Webinar: Environmental Racism – A Story of Colonization and Ecocide
RAVEN joined Stop Ecocide Canada on January 26th for a webinar, Environmental Racism: A Story of Colonization and Ecocide. The purpose of the webinar was to raise awareness on using international law, and specifically a crime of ecocide, to uphold Indigenous rights and environmental protection.
In this third discussion, we heard stories from the frontlines, centered on environmental racism, the ongoing impacts of colonisation and how it connects with ecocide, the mass destruction of nature. We met with Chief Roland Willson of West Moberly First Nations and a strong advocate opposed to Site C dam, Chrissy Issacs of Grassy Narrows First Nation and long-time activist of mercury justice, and Tamara Lorincz of the Canadian Foreign Policy Institute. The webinar was moderated by Suzanne Dhaliwal, climate justice creative, campaigner, researcher, lecturer in environmental justice and trainer in creative strategies for decolonisation.
Harmful industrial practices have contributed to decades of long-term environmental damage, the impacts of which can be seen daily around the globe. Stop Ecocide International aims to make ecocide an international crime, and according to their website this would make “individuals who are responsible for acts or decisions that lead to severe environmental harm liable to criminal prosecution.” This means holding industry and corporations accountable for environmental destruction including ocean damage, air pollution, deforestation, and land and water contamination.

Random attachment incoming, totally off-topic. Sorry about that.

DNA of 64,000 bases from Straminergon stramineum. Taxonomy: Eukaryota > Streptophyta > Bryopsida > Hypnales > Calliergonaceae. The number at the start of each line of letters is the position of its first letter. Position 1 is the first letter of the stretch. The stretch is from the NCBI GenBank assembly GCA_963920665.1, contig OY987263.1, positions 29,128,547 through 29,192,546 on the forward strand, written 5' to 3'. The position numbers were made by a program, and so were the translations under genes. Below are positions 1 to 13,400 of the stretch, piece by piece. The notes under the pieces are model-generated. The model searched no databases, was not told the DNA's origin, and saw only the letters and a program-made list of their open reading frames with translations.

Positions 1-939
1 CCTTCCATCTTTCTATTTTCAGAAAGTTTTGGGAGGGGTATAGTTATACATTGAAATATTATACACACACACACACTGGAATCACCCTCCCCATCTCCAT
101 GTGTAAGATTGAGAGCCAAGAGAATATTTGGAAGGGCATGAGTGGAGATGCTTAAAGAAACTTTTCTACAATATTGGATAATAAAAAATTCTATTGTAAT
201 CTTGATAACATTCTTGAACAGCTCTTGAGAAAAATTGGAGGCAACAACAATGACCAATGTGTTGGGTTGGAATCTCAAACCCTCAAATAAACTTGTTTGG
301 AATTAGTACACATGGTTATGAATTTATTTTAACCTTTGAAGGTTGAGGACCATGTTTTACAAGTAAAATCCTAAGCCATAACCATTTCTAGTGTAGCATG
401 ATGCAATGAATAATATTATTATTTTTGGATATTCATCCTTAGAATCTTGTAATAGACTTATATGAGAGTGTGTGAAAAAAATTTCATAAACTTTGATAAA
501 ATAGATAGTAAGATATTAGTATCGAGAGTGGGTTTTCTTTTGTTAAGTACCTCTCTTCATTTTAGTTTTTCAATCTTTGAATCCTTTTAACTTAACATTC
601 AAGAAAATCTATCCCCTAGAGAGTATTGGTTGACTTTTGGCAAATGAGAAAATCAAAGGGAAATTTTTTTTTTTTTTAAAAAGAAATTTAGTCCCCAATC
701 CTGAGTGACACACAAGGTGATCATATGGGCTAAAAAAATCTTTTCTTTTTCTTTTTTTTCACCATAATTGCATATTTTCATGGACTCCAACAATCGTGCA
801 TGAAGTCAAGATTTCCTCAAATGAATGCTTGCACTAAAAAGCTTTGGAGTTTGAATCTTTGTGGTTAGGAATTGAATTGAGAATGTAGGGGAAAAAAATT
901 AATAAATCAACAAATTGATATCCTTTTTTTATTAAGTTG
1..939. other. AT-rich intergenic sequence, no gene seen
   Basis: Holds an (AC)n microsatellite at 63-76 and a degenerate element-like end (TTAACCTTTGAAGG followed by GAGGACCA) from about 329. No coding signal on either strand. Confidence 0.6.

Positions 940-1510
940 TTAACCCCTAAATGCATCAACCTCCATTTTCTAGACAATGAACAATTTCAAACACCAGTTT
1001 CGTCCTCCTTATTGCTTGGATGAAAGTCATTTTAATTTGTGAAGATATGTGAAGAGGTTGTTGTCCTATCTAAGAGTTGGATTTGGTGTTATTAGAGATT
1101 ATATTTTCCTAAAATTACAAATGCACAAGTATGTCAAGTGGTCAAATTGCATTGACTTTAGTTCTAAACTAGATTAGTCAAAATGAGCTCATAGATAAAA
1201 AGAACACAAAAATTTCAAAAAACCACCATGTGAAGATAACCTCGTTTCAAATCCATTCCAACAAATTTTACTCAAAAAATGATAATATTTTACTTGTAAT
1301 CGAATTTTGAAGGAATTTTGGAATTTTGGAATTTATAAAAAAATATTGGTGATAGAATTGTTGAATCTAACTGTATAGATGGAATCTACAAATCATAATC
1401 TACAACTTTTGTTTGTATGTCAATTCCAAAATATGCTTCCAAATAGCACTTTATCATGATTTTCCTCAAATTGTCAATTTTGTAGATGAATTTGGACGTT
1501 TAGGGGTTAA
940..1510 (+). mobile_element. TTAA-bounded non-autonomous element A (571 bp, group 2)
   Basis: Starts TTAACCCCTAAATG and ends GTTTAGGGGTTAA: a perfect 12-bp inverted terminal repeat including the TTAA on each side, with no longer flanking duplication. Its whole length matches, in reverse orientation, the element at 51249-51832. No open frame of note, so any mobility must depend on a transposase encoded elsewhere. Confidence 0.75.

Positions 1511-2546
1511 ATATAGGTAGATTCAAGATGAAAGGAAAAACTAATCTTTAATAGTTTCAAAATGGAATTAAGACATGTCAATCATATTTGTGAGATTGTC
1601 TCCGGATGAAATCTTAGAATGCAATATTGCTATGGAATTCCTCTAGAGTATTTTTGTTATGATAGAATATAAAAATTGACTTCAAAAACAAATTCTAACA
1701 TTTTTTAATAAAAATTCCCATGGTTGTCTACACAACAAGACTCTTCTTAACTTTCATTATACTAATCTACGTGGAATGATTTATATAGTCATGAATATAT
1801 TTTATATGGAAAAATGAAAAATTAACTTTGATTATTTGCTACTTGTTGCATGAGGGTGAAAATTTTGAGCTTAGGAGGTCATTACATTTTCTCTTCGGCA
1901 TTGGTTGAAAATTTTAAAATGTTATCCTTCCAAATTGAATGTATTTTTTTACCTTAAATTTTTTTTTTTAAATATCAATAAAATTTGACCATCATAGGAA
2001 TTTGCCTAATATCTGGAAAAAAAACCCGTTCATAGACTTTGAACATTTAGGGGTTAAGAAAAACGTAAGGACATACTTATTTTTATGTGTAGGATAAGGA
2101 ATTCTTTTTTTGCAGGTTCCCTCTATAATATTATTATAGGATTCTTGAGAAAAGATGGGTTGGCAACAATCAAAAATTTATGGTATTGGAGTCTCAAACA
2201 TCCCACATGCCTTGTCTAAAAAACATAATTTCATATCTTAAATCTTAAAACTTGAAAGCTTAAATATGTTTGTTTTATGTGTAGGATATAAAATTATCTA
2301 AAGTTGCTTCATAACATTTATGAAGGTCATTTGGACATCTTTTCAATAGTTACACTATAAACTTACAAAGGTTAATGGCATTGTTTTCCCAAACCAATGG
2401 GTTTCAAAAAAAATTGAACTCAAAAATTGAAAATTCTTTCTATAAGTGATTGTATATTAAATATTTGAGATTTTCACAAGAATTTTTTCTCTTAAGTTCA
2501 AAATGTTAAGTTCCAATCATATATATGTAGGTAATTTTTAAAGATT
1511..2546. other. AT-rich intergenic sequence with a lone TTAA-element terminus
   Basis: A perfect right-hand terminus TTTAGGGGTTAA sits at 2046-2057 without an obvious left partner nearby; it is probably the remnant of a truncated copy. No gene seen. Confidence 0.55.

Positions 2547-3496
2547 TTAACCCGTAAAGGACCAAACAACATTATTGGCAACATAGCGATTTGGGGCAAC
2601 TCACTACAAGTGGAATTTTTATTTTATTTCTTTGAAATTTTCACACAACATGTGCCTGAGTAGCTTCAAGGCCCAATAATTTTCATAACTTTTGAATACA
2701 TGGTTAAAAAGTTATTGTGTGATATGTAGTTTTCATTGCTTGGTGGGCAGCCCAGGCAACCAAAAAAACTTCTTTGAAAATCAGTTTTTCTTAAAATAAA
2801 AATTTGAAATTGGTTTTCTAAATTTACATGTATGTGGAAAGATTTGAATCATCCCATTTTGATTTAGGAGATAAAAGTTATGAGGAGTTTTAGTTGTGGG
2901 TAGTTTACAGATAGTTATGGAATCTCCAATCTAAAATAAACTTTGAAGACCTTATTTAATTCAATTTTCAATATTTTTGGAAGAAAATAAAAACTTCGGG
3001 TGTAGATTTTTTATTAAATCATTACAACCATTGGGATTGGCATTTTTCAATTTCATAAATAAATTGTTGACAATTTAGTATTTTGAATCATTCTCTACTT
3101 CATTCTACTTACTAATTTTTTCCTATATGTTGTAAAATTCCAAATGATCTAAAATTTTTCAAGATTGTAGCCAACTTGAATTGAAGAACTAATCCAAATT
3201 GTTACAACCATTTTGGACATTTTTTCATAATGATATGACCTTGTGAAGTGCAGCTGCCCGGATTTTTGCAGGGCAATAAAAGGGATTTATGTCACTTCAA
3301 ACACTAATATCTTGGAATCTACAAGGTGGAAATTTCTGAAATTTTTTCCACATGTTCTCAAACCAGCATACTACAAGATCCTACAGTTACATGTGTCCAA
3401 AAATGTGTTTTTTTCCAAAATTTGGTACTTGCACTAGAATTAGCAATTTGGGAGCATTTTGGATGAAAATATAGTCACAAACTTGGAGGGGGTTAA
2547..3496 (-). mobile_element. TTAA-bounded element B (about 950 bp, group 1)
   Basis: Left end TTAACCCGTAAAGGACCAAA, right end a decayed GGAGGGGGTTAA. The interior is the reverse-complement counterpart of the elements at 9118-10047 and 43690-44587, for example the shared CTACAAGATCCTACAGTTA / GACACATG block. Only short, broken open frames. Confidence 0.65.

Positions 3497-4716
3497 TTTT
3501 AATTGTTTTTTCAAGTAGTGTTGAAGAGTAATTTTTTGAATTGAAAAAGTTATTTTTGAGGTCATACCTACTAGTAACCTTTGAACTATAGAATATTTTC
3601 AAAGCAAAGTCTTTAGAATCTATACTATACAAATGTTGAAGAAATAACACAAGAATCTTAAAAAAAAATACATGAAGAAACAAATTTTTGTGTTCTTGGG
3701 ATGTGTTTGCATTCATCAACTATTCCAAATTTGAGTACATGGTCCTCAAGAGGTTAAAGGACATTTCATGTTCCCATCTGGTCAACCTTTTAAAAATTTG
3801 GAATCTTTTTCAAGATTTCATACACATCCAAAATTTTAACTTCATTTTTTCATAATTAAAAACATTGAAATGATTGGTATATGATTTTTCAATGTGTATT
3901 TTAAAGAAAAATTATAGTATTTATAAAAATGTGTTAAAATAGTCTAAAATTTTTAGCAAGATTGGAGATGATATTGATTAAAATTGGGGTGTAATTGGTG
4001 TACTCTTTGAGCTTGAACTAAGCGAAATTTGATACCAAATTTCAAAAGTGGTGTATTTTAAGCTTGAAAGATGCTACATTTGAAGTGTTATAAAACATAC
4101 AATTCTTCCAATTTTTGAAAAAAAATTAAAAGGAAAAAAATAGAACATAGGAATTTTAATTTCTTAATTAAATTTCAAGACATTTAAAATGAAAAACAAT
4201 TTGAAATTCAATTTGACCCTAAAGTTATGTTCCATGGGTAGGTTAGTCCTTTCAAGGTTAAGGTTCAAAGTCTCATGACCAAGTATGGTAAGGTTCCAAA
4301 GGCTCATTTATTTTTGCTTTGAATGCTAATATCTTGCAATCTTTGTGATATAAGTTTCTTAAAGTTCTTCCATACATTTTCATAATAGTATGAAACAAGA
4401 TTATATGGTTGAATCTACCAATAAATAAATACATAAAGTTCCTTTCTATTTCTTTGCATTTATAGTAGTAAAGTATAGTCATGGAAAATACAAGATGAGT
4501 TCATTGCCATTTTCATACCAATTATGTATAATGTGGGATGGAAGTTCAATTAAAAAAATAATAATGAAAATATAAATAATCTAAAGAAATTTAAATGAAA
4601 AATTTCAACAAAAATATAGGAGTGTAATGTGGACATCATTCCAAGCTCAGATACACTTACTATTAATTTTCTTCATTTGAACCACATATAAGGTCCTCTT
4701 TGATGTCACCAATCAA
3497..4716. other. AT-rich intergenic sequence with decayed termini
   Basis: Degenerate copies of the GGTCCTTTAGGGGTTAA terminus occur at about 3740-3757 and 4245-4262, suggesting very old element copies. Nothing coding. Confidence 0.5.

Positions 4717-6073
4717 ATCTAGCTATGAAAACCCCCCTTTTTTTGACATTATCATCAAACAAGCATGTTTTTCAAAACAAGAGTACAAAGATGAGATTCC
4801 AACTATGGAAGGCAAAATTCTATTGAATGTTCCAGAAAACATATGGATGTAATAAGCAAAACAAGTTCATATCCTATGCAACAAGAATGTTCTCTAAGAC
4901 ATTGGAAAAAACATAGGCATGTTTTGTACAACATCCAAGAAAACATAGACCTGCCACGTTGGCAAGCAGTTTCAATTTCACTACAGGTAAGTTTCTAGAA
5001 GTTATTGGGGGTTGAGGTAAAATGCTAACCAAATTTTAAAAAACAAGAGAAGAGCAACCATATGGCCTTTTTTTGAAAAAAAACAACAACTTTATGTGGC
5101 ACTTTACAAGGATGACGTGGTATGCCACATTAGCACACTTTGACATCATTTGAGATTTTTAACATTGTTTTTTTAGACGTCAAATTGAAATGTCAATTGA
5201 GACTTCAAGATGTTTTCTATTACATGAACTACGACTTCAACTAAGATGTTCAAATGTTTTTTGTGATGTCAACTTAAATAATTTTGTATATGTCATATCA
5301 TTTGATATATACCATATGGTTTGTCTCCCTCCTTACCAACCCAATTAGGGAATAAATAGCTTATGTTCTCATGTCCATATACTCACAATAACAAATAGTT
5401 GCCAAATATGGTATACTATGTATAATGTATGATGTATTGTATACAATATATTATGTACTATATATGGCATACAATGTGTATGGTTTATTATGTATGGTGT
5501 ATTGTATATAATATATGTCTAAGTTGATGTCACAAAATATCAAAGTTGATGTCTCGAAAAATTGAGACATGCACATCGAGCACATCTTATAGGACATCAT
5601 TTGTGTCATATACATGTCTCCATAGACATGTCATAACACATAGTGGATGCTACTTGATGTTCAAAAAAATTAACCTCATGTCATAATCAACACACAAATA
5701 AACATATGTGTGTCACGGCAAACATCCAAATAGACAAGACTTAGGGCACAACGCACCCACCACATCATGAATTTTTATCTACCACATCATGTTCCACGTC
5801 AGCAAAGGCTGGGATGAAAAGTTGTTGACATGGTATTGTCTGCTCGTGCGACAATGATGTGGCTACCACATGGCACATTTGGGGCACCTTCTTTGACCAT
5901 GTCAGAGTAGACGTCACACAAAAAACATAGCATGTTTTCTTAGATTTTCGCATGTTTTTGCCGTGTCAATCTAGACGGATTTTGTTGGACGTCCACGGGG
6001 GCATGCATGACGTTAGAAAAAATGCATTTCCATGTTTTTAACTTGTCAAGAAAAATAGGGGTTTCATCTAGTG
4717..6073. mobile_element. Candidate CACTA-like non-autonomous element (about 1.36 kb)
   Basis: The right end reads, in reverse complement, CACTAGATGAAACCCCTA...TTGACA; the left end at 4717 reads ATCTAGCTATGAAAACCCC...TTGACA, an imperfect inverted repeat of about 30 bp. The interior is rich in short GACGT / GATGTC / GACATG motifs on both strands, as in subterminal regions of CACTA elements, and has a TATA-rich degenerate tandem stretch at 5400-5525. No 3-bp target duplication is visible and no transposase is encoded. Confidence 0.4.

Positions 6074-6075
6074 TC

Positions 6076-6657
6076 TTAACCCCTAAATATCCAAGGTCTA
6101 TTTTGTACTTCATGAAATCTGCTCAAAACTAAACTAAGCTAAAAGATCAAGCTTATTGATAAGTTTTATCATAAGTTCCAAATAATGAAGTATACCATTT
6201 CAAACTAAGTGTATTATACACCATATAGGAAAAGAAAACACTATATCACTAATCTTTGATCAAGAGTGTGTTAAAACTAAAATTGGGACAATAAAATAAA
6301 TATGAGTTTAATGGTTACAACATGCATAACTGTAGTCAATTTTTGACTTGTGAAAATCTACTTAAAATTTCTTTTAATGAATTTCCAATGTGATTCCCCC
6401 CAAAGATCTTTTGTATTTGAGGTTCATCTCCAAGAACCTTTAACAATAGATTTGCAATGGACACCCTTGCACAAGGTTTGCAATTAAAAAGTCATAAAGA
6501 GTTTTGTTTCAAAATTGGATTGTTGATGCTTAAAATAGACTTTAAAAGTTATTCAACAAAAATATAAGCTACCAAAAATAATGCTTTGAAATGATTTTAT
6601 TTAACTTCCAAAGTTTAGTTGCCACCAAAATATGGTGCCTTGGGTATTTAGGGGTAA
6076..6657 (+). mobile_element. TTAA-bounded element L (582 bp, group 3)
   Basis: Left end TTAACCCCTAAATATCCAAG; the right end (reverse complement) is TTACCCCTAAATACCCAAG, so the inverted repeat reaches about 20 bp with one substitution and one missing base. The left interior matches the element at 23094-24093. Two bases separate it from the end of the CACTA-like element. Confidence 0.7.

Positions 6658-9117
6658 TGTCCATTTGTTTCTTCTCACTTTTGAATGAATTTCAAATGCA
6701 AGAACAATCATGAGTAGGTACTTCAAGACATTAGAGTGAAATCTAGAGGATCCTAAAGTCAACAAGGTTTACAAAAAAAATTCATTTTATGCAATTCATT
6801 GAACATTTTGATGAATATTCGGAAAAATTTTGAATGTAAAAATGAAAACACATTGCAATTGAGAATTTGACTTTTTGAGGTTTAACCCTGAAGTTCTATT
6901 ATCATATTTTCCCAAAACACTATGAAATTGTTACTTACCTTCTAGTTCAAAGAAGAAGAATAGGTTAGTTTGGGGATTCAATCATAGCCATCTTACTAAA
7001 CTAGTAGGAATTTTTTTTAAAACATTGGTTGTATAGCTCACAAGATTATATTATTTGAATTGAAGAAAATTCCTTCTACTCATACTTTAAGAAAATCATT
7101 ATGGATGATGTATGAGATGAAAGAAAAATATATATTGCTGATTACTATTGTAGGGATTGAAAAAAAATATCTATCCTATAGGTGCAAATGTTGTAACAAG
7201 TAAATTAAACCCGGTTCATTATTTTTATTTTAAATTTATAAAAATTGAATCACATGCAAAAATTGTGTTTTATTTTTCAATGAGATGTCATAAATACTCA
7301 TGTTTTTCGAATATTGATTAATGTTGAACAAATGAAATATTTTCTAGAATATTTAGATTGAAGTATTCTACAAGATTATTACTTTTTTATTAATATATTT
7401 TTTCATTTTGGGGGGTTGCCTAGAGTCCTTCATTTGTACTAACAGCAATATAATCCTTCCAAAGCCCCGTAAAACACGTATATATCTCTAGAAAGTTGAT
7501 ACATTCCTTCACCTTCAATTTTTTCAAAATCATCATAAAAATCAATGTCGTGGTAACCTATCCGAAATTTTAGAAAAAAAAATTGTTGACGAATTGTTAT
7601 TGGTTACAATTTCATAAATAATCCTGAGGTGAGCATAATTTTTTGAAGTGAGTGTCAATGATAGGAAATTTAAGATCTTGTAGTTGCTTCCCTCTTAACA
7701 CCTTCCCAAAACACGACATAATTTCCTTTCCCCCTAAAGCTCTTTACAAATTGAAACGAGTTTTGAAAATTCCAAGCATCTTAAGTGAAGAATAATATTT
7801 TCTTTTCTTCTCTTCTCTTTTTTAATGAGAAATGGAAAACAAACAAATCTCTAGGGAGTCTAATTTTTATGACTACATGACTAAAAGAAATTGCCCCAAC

We are at a point in a global climate crisis that cannot be undone by household recycling and green cleaning supplies. Indigenous leaders and climate activists around the world are leading the movement to stop corporations and other entities that engage in ecocide.
Right now Grassy Narrows is dealing with mercury contamination of their land and water. This example of ecocide has deep and long term environmental consequences. Watch the video to learn more from leaders on the frontlines.